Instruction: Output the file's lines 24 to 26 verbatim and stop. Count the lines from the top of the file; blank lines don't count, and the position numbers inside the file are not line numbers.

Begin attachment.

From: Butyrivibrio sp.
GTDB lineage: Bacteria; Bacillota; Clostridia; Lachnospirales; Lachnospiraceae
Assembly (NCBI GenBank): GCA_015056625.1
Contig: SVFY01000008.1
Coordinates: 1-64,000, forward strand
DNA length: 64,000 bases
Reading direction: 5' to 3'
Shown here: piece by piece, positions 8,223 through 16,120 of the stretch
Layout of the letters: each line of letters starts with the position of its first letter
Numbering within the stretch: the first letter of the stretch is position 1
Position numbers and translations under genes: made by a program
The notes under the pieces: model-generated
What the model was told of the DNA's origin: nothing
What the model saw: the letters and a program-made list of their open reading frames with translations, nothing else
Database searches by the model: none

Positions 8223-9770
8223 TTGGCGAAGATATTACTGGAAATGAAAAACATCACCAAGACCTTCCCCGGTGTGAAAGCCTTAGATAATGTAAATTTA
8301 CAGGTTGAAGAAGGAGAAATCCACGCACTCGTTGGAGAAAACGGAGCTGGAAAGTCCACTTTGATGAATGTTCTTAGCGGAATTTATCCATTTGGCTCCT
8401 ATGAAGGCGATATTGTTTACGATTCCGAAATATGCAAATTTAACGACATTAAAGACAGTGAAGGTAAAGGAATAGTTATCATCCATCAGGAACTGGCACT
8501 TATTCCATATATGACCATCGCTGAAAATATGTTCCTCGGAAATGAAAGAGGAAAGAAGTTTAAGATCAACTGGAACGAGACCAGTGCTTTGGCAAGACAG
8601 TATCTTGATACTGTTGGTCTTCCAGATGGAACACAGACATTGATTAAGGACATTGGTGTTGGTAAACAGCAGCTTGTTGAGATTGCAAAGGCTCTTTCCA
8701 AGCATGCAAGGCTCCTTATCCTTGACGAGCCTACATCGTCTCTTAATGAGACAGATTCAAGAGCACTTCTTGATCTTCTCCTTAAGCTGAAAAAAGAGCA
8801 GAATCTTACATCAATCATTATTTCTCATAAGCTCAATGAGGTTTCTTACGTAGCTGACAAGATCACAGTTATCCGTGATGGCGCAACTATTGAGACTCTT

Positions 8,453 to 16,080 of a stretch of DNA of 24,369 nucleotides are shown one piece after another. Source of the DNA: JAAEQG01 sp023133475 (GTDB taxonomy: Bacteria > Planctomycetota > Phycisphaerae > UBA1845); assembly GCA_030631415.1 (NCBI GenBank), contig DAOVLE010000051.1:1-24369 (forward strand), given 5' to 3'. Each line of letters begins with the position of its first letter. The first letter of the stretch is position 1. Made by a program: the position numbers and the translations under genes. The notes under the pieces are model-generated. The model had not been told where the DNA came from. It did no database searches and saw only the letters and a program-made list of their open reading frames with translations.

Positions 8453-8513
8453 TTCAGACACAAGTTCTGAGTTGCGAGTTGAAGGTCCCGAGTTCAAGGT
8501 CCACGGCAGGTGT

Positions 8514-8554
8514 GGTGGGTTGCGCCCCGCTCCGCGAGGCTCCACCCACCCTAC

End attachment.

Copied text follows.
Positions 8,453 to 16,080 of a stretch of DNA of 24,369 nucleotides are shown one piece after another. Source of the DNA: JAAEQG01 sp023133475 (GTDB taxonomy: Bacteria > Planctomycetota > Phycisphaerae > UBA1845); assembly GCA_030631415.1 (NCBI GenBank), contig DAOVLE010000051.1:1-24369 (forward strand), given 5' to 3'. Each line of letters begins with the position of its first letter. The first letter of the stretch is position 1. Made by a program: the position numbers and the translations under genes. The notes under the pieces are model-generated. The model had not been told where the DNA came from. It did no database searches and saw only the letters and a program-made list of their open reading frames with translations.

Positions 8453-8513
8453 TTCAGACACAAGTTCTGAGTTGCGAGTTGAAGGTCCCGAGTTCAAGGT